The subject of feminists and weddings has come up again recently at Pandagon and the Happy Feminist, specifically the ways in which bridehood is riddled with emotional booby traps.
I can be fairly confident that we avoided the major pitfalls of the whole engagement and wedding process, but there were still a lot of frustrating things that were imposed on me over the course of our engagement. Worst, I think, was the number of comments I got from friends about how I was trapping Andy into a sexless, mirthless union so that I could vampirically harness his reproductive capabilities and suck the life out of him by popping out one baby after another.
Another frustrating attitude was the expectation of my metamorphosis into bridezilla. Me, the kid who would rather sit in the back seat than fight for riding shotgun. Me, the one who wears the same pair of jeans every day until the holes in them become too unsightly and I have to get another pair.
And then there was the talk about divorce, the apparently inevitable infidelity of my partner, and that it really was a lifelong committment.
This, coming from people who have known me for a very long time. This, coming from people who have seen Andy and I together over the entire course of our relationship. I was really shocked - where could it possibly come from? Why would a ring on a finger change me into a manipulative harpy? The weird thing was that I got this you don't know what you're getting yourself into attitude from absolutley everyone. My young, single, cynical friends, and my happily married parents alike. I've never been a dumb person. I've never been a naive optimist. I kept telling people, "You know, I'm doing this on purpose." It's frustrating to see people so deeply programmed with sexist cultural norms that they'll ignore all evidence they've gathered about you over years of friendship in favor of a cliche script they've been subjected to in movies more often than in real life.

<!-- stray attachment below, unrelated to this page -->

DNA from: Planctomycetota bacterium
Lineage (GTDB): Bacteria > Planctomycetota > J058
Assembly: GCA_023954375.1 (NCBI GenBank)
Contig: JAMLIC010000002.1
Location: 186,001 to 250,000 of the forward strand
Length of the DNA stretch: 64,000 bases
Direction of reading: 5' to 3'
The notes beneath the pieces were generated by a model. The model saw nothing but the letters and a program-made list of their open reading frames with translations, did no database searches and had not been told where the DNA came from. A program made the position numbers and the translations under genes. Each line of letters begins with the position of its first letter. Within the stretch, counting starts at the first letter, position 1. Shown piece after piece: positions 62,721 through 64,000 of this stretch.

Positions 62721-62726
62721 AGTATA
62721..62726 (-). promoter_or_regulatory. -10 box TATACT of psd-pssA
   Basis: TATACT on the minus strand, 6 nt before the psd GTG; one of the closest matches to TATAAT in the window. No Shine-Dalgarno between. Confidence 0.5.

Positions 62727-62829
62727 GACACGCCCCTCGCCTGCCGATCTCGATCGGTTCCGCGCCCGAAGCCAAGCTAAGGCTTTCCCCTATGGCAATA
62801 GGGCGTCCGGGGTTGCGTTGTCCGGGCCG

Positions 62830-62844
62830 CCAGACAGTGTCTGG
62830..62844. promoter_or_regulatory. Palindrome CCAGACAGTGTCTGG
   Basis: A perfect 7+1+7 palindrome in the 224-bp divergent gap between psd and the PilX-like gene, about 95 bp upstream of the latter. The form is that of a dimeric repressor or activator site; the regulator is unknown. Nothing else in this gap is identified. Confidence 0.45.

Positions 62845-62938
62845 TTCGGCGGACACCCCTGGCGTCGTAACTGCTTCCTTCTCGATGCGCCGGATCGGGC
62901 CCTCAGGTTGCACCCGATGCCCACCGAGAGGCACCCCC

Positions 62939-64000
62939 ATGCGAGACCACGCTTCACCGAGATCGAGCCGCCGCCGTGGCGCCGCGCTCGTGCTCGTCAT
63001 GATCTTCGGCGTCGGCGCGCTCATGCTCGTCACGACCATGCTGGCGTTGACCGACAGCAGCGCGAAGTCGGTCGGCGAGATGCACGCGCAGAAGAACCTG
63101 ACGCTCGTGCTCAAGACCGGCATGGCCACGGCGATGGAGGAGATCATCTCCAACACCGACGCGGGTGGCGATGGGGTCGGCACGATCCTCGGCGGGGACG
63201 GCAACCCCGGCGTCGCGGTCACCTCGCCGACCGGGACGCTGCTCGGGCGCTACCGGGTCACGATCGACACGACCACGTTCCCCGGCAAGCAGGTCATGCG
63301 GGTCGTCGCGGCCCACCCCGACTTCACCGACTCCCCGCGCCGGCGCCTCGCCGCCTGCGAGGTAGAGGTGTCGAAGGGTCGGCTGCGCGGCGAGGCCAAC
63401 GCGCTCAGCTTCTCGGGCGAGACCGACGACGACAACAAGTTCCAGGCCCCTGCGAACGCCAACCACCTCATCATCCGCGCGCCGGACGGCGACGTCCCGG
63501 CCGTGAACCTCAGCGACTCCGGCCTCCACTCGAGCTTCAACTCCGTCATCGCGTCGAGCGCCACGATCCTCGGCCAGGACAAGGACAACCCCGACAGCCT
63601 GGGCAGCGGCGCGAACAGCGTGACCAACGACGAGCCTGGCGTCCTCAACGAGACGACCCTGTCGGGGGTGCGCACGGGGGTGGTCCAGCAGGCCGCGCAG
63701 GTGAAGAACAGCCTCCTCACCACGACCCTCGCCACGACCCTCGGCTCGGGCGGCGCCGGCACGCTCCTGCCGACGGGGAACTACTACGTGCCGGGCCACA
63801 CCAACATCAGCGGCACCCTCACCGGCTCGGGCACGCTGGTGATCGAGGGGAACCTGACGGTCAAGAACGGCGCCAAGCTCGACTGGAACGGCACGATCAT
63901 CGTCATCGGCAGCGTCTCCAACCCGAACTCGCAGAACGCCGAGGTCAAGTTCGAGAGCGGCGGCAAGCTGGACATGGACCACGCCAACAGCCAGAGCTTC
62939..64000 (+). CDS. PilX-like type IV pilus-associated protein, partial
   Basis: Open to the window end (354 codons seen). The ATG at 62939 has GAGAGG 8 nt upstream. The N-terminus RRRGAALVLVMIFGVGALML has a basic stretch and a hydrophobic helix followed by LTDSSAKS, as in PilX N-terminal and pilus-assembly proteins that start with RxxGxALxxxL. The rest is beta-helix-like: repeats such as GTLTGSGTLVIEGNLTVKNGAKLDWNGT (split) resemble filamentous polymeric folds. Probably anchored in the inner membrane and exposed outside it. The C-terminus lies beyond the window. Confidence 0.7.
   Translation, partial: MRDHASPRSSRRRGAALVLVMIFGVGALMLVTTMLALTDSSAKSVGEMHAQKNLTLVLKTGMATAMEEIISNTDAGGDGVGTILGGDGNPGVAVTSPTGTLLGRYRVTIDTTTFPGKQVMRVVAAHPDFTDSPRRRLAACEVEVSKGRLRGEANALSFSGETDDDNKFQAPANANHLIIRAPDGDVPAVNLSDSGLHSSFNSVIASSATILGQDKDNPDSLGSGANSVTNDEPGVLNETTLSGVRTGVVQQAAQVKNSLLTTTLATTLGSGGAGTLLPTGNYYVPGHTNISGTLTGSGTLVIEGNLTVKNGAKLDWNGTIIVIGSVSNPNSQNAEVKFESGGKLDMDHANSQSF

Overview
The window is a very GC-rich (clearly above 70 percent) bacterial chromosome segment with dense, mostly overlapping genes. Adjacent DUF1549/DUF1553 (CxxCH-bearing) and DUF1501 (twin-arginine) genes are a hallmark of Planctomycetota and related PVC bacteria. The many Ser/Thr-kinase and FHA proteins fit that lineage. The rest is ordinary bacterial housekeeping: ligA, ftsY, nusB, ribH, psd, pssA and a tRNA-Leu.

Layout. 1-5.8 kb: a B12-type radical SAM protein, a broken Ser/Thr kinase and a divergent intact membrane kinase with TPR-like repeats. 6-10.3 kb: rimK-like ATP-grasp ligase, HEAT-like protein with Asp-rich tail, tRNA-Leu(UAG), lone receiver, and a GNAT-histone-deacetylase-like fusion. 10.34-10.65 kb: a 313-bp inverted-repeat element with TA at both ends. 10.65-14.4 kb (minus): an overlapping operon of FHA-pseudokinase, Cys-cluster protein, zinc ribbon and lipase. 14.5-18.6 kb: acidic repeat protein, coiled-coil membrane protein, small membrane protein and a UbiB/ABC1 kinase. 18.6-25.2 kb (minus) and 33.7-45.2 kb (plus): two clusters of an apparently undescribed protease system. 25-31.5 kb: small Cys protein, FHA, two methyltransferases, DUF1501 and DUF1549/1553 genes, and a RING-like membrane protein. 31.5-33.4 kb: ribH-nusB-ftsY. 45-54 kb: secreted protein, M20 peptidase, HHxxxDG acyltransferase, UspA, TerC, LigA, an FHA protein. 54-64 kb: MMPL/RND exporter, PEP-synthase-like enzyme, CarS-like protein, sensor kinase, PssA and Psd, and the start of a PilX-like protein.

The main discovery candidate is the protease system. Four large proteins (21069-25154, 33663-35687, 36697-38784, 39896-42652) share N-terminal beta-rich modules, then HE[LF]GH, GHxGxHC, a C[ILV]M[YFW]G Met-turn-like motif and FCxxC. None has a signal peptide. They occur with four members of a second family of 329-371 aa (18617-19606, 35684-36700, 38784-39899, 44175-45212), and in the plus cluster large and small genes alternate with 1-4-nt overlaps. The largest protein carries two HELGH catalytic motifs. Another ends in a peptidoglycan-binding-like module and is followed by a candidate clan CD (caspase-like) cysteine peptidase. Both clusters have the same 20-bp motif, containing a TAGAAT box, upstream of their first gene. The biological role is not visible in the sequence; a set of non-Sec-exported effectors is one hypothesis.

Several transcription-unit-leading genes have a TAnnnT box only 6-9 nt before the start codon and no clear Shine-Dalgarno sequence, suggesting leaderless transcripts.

It is enough to make you see that no matter your intentions, people are going to interpret your actions with the knowledge they have, which is probably not especially well-schooled with feminist thought. There are those who just won't absorb the information that I kept my own last name, and there are those who are just waiting for the day that I betray my entire personality and do all the things everyone expects married women to do.
Still, I knew that to a certain extent, I should expect this, and I went ahead and got married anyway. As I said before, I did it on purpose. In both the links above, Happy Feminist and Amanda Marcotte of Pandagon discuss the ways in which your square self is going to be jammed into a round hole no matter whether you marry or not.
Why Marcotte takes this to mean that opting out of marriage is the most favorable way of wriggling out of the grip of patriarchal norms, I am not sure. As far as I can tell, it's a wash. And, like Linda Hirshman says in regard to female advancement in the workplace, there's no glass ceiling to hack away at in the laws regarding marriage that are keeping women down. In fact, regarding the true worst-case scenarios of abusive and controlling husbands, there is a definite advantage for a woman who is married to her partner. Short of mandating a 50-50 sharing of housework, there's not a lot that can be done to make marriage more equitable.